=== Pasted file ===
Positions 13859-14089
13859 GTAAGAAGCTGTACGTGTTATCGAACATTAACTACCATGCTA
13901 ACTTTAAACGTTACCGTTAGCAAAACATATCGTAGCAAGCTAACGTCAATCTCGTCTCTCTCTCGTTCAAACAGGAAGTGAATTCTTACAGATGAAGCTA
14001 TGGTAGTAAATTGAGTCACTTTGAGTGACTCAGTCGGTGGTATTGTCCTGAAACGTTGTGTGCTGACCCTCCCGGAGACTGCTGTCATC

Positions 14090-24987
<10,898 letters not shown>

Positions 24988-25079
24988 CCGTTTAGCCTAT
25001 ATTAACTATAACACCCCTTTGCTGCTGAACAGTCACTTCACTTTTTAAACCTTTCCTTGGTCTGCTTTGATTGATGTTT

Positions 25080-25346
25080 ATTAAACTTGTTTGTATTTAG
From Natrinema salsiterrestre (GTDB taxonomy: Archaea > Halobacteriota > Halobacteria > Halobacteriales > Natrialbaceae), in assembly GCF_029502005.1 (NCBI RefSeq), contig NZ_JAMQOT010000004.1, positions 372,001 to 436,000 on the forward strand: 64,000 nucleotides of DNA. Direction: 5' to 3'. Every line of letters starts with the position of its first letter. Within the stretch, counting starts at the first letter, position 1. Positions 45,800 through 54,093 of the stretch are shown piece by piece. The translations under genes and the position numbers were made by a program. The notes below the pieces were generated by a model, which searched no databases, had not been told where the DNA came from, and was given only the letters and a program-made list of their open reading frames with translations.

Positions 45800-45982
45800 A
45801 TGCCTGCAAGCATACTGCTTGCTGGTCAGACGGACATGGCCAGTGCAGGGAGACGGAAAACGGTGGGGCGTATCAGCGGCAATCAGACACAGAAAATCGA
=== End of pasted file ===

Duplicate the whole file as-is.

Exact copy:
Positions 13859-14089
13859 GTAAGAAGCTGTACGTGTTATCGAACATTAACTACCATGCTA
13901 ACTTTAAACGTTACCGTTAGCAAAACATATCGTAGCAAGCTAACGTCAATCTCGTCTCTCTCTCGTTCAAACAGGAAGTGAATTCTTACAGATGAAGCTA
14001 TGGTAGTAAATTGAGTCACTTTGAGTGACTCAGTCGGTGGTATTGTCCTGAAACGTTGTGTGCTGACCCTCCCGGAGACTGCTGTCATC

Positions 14090-24987
<10,898 letters not shown>

Positions 24988-25079
24988 CCGTTTAGCCTAT
25001 ATTAACTATAACACCCCTTTGCTGCTGAACAGTCACTTCACTTTTTAAACCTTTCCTTGGTCTGCTTTGATTGATGTTT

Positions 25080-25346
25080 ATTAAACTTGTTTGTATTTAG
From Natrinema salsiterrestre (GTDB taxonomy: Archaea > Halobacteriota > Halobacteria > Halobacteriales > Natrialbaceae), in assembly GCF_029502005.1 (NCBI RefSeq), contig NZ_JAMQOT010000004.1, positions 372,001 to 436,000 on the forward strand: 64,000 nucleotides of DNA. Direction: 5' to 3'. Every line of letters starts with the position of its first letter. Within the stretch, counting starts at the first letter, position 1. Positions 45,800 through 54,093 of the stretch are shown piece by piece. The translations under genes and the position numbers were made by a program. The notes below the pieces were generated by a model, which searched no databases, had not been told where the DNA came from, and was given only the letters and a program-made list of their open reading frames with translations.

Positions 45800-45982
45800 A
45801 TGCCTGCAAGCATACTGCTTGCTGGTCAGACGGACATGGCCAGTGCAGGGAGACGGAAAACGGTGGGGCGTATCAGCGGCAATCAGACACAGAAAATCGA